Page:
Fat in belly, back, face, legs, and edema (swelling) due to fast foods and fried foods.  My suggestion is to eat more anti-inflammatory foods such as raw walnuts, berries, parsley, and celery seeds.

Digestion

Usually conditions such as heartburn, bloating, white coated tongue, brain fog, joint pain, constipation, low energy, and headaches are due to food sensitivities (i.e. gluten, dairy).  My suggestion is to do a ten-day gluten-free diet by avoiding wheat, barley, rye, and oats.  Also, get rid of bad bacteria in the gut by taking high quality probiotics and decrease sugar cravings to starve the bad bacteria in the gut.

Hormonal

Dry skin and nails can be due to a hormone imbalance, child birth, or menopause.  If there is lot of sugar craving, my suggestion is to drink more dandelion root tea or hot liquids with meals.

Mood

Feelings of being angry, sad, or lonely can give rise to different cravings.  My suggestion is to identify major stressors and write them down, do breathing exercises (4 breaths in, hold and count to 7, then exhale deeply into the diaphragm with count of 8).  Taking a 30-minute rest mid-day will help with focus.

General Eating Tips for Weight Loss

Consume more foods from these categories-  the acronym GBOMBS:

  • Green Vegetables

  • Beans (ideally pressure cooked)

  • Onions

  • Mushrooms

  • Berries

  • Seeds (chia, hemp flax seeds)


 

Eat more fiber-rich, low-glycemic foods like cauliflower rice instead of white rice, or shredded zucchini instead of pasta, or quinoa instead of white rice.  Consume 12 ounces of protein 2 times per day (salmon, turkey, chicken, eggs) with colorful vegetable bowls (i.e. cabbage/green/purple, yellow/green/red peppers, cilantro, cucumbers, tomato, red onions) will aid in weight loss.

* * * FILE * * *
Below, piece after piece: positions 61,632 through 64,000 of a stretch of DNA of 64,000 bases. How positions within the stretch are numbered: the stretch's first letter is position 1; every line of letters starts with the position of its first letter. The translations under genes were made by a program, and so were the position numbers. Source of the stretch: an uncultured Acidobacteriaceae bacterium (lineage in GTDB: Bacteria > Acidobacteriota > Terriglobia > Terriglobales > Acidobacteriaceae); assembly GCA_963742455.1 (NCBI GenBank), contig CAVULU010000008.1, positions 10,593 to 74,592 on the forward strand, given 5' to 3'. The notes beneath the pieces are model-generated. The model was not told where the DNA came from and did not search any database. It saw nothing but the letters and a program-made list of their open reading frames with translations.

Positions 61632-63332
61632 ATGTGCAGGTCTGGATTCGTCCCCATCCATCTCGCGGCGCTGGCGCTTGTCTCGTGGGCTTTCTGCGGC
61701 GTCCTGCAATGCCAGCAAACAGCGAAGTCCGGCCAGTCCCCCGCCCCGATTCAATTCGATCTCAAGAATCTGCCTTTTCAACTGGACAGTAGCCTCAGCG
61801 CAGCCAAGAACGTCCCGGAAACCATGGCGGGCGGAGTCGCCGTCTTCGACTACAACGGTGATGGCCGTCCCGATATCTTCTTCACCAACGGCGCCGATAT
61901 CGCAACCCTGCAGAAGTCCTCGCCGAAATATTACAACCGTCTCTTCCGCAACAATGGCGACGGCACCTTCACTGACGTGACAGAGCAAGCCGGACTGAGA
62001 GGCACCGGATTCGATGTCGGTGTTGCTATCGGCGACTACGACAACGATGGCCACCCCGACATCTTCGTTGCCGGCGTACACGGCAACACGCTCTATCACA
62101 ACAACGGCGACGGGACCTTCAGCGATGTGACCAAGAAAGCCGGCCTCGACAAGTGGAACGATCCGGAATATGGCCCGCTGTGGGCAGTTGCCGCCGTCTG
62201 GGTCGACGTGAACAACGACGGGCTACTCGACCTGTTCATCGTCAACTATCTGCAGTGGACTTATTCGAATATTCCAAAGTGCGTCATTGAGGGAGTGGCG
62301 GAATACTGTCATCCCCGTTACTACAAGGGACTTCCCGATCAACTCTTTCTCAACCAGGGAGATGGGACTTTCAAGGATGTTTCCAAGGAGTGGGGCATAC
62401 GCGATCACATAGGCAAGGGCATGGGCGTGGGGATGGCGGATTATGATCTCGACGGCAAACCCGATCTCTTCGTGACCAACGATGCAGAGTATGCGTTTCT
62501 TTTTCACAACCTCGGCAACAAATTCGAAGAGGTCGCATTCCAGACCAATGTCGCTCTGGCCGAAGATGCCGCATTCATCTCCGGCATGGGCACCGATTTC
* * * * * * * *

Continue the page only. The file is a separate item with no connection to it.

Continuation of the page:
To boost energy, my suggestion is to drink at least 4 cups of warm water with freshly squeezed lemon to increase metabolism, and cleanse the liver.  Add interval exercise such as 60 seconds of a fast-paced walk, then 15 seconds of a rest interval.  Start with 15 minutes a day, then increase to 20 minutes per day, then 30 minutes per day, etc.  Also, get a blood test to make sure that your thyroid is functioning the right way.

Snacks for energy- remember acronyms AA and ENT:

  • Apples

  • Almonds/ Almond Butter

  • Eggs

  • Nuts

  • Turkey


 

(Avoid peanuts or peanut butter, dairy, gluten, and soy and corn since they are genetically modified).

 

The information provided is for general interest only and should not be misconstrued as a diagnosis, prognosis or treatment recommendation. This information does not in any way constitute the practice of medicine, or any other health care profession. Readers are directed to consult their health care provider regarding their specific health situation. Marque Medical is not liable for any action taken by a reader based upon this information.

 

 

Winter Blues – Seasonal Affective Disorder and Depression by Colleen Kraft, M.D., FAAP

For some children, the change in season brings with it a shift in mood. Is it a passing phase, or something more serious? Here’s what you need to know about depression, Seasonal Affective Disorder, and your child.

Seasonal Affective Disorder (SAD) — often referred to as “winter depression” — is a subtype of depression that follows a seasonal pattern. The most common form of SAD occurs in winter, although some people do experience symptoms during spring and summer.

While SAD is almost always talked about in terms of adults, children and adolescents are not necessarily immune. “SAD might exist among children, but it has not been well studied,” says Eve Spratt, M.D., MSCR, associate professor of pediatrics and psychiatry at the Medical University of South Carolina.